Philosophers (at least in the western tradition) have struggled with the connection between knowledge and certainty since they started to think about that matter. Socrates famous saying: ‘The only thing that I know, is that I know nothing’ makes this very clear. To understand better, why Socrates believed, that he only knows one thing, we should look at the definition of the notion ‘knowledge’. The classical definition has it, that in order to know a certain claim three conditions must be met. Consider the proposition (p) that Socrates was a philosopher. One knows that p (Socrates was a philosopher), if
- p is true;
- one believes that p;
- one is justified in believing that p.
For our examples, this means that we only know that Socrates was a philosopher, if Socrates actually was a philosopher (truth condition), if we really think that he was a philosopher (belief condition) and if we are justified in believing so (justification condition). It is easy to see, why the truth condition must be satisfied. You can’t know something false; if it is false, then you don’t know it. If it turned out, that Socrates was in fact a merchant, who never had one single philosophical thought, proposition p would be false. In that case, you wouldn’t know that Socrates was a philosopher, because he wasn’t. The second condition seems to be trivial; but it actually isn’t. For most philosophers ‘believing p’ describes a certain mental state, that is defined by a its content namely p. More over, if you believe that Socrates was a philosopher, you think that this is true. As philosophers have put it: ‘Belief aims at truth’. In our everyday language we sometimes use ‘believing’ as an opposite for ‘knowing’. It is important to see that here the philosophical language for the sake of clarity is narrower than our everyday language. This leads us directly to the third condition for knowledge - justification. It is not enough for knowledge that the belief, that p, is true, it must also be true for the right reason. There are many good reasons for knowing that Socrates was a philosopher. You could have learned about it at the university, where experts of ancient philosophy have taught you that. Or, you could have seen a statue of an ancient philosopher at a museum that had the name Socrates engraved on it. But, if you just had guessed that Socrates was a philosopher, you wouldn’t know it. For, if a belief is accidentally true, then it is not knowledge.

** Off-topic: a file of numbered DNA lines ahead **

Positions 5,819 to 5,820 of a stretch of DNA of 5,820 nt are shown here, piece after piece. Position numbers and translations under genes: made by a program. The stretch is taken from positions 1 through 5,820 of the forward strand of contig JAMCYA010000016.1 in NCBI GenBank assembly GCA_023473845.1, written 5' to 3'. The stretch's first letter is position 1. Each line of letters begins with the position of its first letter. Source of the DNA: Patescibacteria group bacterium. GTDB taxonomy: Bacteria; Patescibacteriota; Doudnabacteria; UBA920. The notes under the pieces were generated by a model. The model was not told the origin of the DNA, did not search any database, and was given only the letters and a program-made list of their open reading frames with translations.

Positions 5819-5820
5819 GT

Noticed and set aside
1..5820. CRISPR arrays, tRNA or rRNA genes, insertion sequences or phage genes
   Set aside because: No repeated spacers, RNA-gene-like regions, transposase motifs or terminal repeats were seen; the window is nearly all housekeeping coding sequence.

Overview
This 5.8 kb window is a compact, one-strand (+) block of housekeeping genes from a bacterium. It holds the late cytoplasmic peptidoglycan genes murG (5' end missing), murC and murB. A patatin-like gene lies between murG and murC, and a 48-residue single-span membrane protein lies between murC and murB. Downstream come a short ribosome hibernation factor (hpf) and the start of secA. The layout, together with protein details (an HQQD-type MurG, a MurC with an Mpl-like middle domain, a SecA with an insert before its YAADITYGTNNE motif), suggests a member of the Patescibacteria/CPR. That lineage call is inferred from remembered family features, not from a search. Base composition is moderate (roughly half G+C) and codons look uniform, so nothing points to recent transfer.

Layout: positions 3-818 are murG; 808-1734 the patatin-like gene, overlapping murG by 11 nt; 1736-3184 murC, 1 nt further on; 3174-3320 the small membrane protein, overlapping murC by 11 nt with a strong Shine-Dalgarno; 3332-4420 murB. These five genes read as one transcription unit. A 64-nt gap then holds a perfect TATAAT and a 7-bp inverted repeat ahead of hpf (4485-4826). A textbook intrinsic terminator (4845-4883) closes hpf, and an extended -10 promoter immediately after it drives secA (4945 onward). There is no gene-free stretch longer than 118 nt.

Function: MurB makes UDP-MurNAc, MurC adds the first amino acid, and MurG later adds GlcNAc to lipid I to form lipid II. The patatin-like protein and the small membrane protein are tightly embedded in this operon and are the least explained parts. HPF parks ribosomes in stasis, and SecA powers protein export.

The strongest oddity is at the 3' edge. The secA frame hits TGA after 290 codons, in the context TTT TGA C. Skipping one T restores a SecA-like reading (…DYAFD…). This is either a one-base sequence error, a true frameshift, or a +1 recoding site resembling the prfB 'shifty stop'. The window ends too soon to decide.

The claim that knowledge can be defined as justified true belief matches many of our intuitions about it. There is prima facie no need for something like certainty. However, it has been René Descartes (1596–1650), who has awakened the philosophers from a slumber. By presenting a sceptical scenario about a deceiving evil daemon he had asked, why we are so sure that we know anything. Couldn’t it be that because we are deceived by this evil daemon all our beliefs about the world are false? Couldn’t it be that we all are living in a matrix? Faced with scenarios like these, how can we know that our beliefs about the world are actual, true beliefs about the world? If this possibility exists, how then do we know anything at all? It is at this point, where the notion of certainty made its first appearance in epistemology. For Descartes solution to this issue was to identify at least one claim that we know with certainty, which means that it cannot be doubted. According to Descartes, the only proposition that we can know with certainty is ‘I think, therefore I am’ (‘cogito, ergo sum’). Descartes reasoned that it is impossible to doubt that you are thinking; for even if you’re in error or being deceived or doubting, you are nevertheless thinking; and if you are thinking, you exist.
Descartes conclusion has been challenged in several ways. First, as psychology and cognitive science tell us, human beings aren’t the perfect homo philosophicus. We often judge on an uncertain basis using particular heuristics. And yet, using heuristics very often leads to knowledge. Second, as philosophical reasoning has shown the condition of certainty is much too strong for something to count as an instance of knowledge.
Hence, although philosophers have wrested with the idea that certainty is a condition for knowledge, they have finally abandoned it in favour of other notion, such as safety, that fit much better our understanding of knowledge.
Let me end this entry with a poem by the German illustrator and poet Wilhelm
Sokrates, der alte Greis,
Socrates, the aged and wise,
(translated by G. Papadopoulos)